Louise Bourgeois was a sculptor who created sexually-charged, sometimes sexually aggressive, works of art effective in shaking the public out of their preconceived notions about sex, the body, femininity and motherhood. One of her most noticeable sculptures, a series of spiders displayed at Rockefeller Center in 2001, featured one 30-foot spider called “Maman” that protected a basket of eggs.
Bourgeois came to New York in 1938 with her husband, art historian Robert Goldwater. She was long involved in the feminist movement and taught at Columbia University, Cooper Union, New York Studio School and Yale University. After a long and illustrious career, her works finally gained attention outside the art world in 1982, when she was 70.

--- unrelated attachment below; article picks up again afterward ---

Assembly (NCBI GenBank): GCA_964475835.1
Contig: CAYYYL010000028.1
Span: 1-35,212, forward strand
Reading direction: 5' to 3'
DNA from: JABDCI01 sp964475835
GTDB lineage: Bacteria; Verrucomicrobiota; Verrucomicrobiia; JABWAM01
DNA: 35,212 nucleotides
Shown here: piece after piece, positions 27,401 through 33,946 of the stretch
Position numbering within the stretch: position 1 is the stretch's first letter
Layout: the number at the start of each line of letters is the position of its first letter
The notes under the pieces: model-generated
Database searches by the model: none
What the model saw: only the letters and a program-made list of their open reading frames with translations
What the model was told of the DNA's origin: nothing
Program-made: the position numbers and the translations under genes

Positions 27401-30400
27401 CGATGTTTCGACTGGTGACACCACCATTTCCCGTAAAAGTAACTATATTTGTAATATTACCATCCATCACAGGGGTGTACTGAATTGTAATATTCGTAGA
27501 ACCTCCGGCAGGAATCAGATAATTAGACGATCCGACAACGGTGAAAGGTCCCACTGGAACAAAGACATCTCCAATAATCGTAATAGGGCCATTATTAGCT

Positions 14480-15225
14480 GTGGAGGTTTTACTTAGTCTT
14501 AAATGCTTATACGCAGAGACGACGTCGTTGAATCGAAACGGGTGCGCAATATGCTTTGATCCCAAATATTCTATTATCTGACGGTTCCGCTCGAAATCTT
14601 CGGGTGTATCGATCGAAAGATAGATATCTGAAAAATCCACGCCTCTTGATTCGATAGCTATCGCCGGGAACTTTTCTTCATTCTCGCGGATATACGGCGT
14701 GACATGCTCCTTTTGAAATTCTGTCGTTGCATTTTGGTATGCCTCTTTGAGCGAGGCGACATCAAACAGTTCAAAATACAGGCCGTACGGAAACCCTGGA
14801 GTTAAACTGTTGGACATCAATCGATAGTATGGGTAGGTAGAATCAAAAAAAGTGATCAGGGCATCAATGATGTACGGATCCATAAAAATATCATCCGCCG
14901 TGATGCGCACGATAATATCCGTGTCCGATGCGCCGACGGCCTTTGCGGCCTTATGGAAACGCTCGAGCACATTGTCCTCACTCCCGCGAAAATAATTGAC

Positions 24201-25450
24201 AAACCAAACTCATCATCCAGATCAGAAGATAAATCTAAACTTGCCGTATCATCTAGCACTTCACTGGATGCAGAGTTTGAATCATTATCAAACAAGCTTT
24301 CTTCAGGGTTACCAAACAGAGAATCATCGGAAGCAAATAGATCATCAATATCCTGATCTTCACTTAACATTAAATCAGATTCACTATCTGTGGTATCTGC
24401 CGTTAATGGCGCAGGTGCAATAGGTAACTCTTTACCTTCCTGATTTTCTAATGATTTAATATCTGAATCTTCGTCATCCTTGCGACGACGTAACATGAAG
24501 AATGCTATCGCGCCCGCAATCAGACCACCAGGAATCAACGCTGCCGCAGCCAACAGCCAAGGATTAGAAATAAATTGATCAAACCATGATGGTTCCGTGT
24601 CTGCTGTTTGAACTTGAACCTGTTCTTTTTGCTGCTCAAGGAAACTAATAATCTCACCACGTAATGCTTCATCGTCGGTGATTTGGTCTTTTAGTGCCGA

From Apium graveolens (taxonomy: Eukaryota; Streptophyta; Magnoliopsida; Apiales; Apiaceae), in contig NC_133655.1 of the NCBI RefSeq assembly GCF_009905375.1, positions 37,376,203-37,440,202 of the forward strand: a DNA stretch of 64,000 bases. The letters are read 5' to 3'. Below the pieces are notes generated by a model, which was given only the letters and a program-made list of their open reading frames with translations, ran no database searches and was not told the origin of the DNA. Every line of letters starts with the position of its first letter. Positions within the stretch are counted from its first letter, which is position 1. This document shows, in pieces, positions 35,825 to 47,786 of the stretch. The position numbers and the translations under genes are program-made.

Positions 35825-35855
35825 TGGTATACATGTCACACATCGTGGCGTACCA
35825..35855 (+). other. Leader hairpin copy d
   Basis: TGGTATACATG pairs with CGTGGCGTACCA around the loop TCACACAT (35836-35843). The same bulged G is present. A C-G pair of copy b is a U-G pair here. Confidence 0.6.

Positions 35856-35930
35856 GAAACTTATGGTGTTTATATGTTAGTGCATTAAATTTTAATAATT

She said in an interview with The Washington Post in 1984, "I really want to worry people, to bother people. They say they are bothered by the double genitalia in my new work. Well, I have been bothered by it my whole life. I once said to my children, 'It's only physiological, you know, the sex drive.' That was a lie. It's much more than that."
Bourgeois passed away Monday at the age of 98 in New York.